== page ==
Pre-Black Friday Sale! 40% off all Attorney-Drafted Contract Templates

A Business Name v. A Trademark

As an entrepreneur, you probably understand how important it is to protect your business from a legal standpoint. (After all, that’s what we’re all about here at Contractista!) But what exactly should you be protecting? Is protecting your business name really that big of a deal? Should you trademark your business name? Can you trademark a business name? What can happen to your business if you don’t take the appropriate steps to legally protect your business now? 

That’s a lot of questions. And rather than you do all the work to find out what you want to know, we’ve got free, attorney-approved answers for you right here. 

What’s the difference between a business name and a trademark? 

This is a tricky question because they could be the same thing or they could be completely different. 

A business name is just what it sounds like: the legal name of your business. Depending on your business structure and what exactly it is that your business does, this may be your name (Lucy Sue, LLC) or something different (Marvelous Macarons). Your business name is the name of your legal entity. It could be the public name you use or it could be a behind-the-scenes name like "Lucy Sue Holding LLC" which operates under a DBA (doing business as) of "Marvelous Macarons".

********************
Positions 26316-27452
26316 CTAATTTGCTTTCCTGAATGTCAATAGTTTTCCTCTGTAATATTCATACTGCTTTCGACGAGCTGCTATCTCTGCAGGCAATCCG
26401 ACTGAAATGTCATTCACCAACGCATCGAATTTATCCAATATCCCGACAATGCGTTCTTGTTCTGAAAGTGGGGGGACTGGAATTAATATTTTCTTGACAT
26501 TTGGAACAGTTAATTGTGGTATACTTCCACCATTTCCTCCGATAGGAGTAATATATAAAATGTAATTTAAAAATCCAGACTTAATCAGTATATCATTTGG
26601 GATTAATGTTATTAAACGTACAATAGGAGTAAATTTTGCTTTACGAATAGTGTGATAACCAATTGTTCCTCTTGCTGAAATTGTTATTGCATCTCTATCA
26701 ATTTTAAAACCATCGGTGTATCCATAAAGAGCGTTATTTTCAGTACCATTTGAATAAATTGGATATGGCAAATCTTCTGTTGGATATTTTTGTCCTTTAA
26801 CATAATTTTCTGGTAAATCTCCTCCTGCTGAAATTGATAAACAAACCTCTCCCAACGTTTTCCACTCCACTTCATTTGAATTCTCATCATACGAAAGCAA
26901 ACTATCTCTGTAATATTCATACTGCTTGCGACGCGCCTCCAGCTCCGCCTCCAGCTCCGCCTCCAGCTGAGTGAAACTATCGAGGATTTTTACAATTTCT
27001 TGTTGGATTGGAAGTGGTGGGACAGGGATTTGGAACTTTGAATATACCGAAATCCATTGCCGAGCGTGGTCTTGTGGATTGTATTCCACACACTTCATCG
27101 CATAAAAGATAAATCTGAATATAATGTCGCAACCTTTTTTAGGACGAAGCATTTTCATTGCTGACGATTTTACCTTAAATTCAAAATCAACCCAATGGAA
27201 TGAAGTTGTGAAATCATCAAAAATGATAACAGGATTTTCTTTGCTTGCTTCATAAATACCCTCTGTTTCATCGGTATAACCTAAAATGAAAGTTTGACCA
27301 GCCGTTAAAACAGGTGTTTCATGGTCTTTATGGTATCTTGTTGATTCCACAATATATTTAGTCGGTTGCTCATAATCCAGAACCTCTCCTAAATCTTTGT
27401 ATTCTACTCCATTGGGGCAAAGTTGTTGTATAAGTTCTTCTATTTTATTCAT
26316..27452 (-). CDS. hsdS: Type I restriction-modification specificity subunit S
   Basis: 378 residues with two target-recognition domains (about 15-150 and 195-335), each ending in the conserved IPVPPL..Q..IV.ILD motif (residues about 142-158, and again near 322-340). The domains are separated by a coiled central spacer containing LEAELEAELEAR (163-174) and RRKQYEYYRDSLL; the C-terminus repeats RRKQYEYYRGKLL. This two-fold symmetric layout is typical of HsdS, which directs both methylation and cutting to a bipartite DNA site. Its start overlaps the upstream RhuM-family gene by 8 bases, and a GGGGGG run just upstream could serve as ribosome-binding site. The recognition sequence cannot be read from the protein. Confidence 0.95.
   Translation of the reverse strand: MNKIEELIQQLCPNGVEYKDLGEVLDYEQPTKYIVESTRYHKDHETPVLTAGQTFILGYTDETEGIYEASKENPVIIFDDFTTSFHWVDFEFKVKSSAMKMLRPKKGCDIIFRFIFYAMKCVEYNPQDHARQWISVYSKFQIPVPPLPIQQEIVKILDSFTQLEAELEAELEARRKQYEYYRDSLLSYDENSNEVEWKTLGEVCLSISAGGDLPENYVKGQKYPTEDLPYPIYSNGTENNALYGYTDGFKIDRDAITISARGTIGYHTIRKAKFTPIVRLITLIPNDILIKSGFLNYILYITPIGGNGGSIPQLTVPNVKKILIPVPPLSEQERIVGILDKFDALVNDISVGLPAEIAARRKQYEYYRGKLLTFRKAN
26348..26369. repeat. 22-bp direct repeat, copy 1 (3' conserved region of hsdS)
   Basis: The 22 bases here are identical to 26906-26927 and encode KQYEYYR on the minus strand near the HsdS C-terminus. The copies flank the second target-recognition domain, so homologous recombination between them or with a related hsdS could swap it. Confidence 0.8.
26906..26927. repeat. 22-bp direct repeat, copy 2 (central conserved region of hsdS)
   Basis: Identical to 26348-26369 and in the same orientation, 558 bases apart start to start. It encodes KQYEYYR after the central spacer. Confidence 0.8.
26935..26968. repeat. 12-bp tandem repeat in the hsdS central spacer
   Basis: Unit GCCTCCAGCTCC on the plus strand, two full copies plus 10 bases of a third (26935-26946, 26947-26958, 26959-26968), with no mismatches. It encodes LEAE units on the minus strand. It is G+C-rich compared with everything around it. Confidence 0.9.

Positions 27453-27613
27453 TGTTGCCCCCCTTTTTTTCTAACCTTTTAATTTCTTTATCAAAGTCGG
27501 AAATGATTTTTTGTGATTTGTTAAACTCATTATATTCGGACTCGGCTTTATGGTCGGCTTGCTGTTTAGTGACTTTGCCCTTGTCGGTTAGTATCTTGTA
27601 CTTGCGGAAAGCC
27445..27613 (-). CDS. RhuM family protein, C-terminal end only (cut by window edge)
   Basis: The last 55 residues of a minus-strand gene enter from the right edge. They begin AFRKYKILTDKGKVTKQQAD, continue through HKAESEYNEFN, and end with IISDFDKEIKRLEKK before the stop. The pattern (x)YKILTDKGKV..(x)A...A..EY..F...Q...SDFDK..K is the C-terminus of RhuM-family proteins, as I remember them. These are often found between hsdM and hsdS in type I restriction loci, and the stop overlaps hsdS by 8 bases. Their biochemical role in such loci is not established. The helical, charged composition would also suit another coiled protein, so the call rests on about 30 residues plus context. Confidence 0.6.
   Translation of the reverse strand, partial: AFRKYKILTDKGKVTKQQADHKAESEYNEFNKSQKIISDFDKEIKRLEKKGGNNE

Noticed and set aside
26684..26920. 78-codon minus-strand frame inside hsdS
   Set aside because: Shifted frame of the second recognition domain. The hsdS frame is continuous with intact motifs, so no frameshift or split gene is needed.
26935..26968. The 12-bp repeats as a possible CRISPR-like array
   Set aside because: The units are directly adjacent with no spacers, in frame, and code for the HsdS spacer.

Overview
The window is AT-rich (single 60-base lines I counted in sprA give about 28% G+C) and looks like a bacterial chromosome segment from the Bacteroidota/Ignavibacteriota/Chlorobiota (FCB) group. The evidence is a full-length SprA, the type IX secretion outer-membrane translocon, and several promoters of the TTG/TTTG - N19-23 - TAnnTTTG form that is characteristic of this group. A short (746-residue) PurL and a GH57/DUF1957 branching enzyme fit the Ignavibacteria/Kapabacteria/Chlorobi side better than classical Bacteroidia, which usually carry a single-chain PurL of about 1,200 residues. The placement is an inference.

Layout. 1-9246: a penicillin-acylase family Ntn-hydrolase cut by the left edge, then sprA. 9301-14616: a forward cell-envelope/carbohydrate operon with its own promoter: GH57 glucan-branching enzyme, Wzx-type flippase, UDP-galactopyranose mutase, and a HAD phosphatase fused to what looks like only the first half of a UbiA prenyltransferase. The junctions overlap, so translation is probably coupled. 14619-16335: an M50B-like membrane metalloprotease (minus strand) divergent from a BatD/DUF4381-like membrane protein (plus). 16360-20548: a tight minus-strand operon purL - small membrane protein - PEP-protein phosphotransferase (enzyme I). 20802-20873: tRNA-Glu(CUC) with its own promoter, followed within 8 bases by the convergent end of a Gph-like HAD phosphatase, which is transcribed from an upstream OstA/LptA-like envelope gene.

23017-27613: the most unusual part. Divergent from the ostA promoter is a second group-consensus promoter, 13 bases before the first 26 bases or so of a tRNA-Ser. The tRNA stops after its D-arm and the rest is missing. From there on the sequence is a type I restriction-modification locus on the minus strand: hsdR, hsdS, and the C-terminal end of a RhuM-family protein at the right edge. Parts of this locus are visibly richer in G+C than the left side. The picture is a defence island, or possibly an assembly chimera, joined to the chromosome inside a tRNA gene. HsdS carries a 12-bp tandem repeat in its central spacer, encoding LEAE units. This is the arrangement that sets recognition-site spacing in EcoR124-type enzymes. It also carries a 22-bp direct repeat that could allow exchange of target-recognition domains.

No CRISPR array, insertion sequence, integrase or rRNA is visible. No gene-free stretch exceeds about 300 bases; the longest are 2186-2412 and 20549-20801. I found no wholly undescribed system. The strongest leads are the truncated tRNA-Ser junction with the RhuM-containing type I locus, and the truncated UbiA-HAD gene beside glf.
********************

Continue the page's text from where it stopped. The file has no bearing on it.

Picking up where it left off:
A trademark, on the other hand, is a word, phrase, or symbol which identifies the services or goods your business offers, so consumers think of your brand right away when they see your trademark. A business can have multiple trademarks. Take Nike for example: "Nike" is a registered trademark, "Just do it." is a registered trademark, and the company has multiple design marks (like the famous check mark).

Can I trademark my business name? 

Trademark rights are conferred by use, so if you are using a trademarkable name in commerce, then you already have common law rights to that name, as long as no one else was using it before you. Federal trademark registration provides your business with significantly added legal protection, but it may not be necessary for every business and not every name is eligible for trademark protection.

There are a few refusals you can run into including a likelihood of consumer confusion (someone else has a confusingly similar name) or that the mark is merely descriptive of the goods or services you offer.

For more information on whether federal trademark registration makes sense for your business, pop on over to Brand Law Boutique and set up a complimentary consultation.